Easier said than done! And although in the short run the Peloponnesian arguments are flawed, over a longer period they can prove correct. For varying views on the structure see F. The tone at this point in the work is confident and optimistic, a corollary to the idea of progress that we encounter in the.
The analysis of events seems to compel the conclusion that Athens has both the power and the qualities that should prevail in a war with Sparta and her allies. For he thinks himself intelligent because you have afforded him the means of showing his intelligence.
Schadewaldt’s monograph is a good example both of the perspicacity of the Separatist school at its best, and of the inadequacy of chronological hypotheses to account for the tensions within the text. With a hint of sarcasm Thucydides affirms the sincerity of the Spartan concern about the gods, but goes on to observe that the Spartans knew that Pericles was related to the guilty ones on his mother’s side and thought that if he were removed Athenian affairs might make easier progress.
They argue that the plague is not to be identified with any known disease but is an illness that has since become extinct or dormant.
History was the projection of moral qualities and conflicts. The Peloponnesian War had begun. For a second, just in passing, we detect aflickerof irony—what seemed to them an advantage turns out to be a step toward disaster.
The fleet that transported this army had 38 ships: But we are inferior, and if we practice and make counter preparations it will take time. Pericles has just been fined and removed from the generalship.
Rather retaliation is to be undertaken, swiftly and with all strength. When Thebes sent a larger force against the city, the Plataeans asked for help from their ally, Athens, and prepared for a siege.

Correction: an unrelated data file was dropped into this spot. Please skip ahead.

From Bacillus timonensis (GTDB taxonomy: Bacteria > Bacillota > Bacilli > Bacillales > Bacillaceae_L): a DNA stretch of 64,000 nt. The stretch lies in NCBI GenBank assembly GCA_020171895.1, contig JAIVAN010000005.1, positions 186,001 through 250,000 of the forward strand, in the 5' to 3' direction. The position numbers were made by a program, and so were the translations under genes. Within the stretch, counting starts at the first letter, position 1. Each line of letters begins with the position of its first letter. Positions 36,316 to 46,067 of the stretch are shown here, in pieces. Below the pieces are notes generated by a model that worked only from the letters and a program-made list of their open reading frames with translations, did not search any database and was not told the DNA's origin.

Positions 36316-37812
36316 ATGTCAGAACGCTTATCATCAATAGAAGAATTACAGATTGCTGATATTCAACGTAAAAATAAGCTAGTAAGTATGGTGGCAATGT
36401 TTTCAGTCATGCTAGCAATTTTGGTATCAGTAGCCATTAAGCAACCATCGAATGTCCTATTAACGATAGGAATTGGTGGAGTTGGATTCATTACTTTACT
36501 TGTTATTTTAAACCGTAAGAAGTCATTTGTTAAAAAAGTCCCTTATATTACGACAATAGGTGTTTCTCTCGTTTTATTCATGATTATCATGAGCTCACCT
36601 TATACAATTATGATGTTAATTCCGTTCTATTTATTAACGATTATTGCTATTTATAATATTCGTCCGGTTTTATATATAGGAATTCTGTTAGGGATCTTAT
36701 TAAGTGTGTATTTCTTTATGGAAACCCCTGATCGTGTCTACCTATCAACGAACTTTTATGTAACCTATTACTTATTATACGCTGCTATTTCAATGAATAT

Hence it is no longer binding on them and they need not submit to arbitration. The work begins, as we have seen, with an apparent repudiation of the methods of rhetorical composition. This question is reinforced by the outcome of the first of the two “causes of complaint and grievances,” the Athenian alliance with Corcyra. The Athenian rejection of this embassy’s demands leads to a digression on the two most brilliant Greeks of their day, Themistocles of Athens and Pausanias of Sparta.
I could have wished that the reputations of many brave men were not to be imperilled in the mouth of a single individual, to stand or fall according as he spoke well or ill.
One point of translation requires explanation. The effect, then, as in Rankc, for example, is often more profound and moving than if the evaluation were to appear directly in the guise of moralizing, and therefore it is even to be recommended as an artifice.
The Melians made a number of sorties, at one point capturing part of the Athenians’ lines, but failed to break the siege. For men can endure to hear others praised only so long as they can severally persuade themselves of their own ability to equal the actions recounted: Although it has been another of the factors omitted or sketchily examined in the first book, only in description of the war itself in book 2 does its full significance emerge.
If we suspect a progression in the reader’s attitudes, then we should be prepared to consider the text itself as a progression, that is the first part of the work may reflect attitudes, assumptions, and ideas that are eventually modified, restated, subverted or totally contravened.
Throughout much of the first book political leadership is a rather peripheral issue.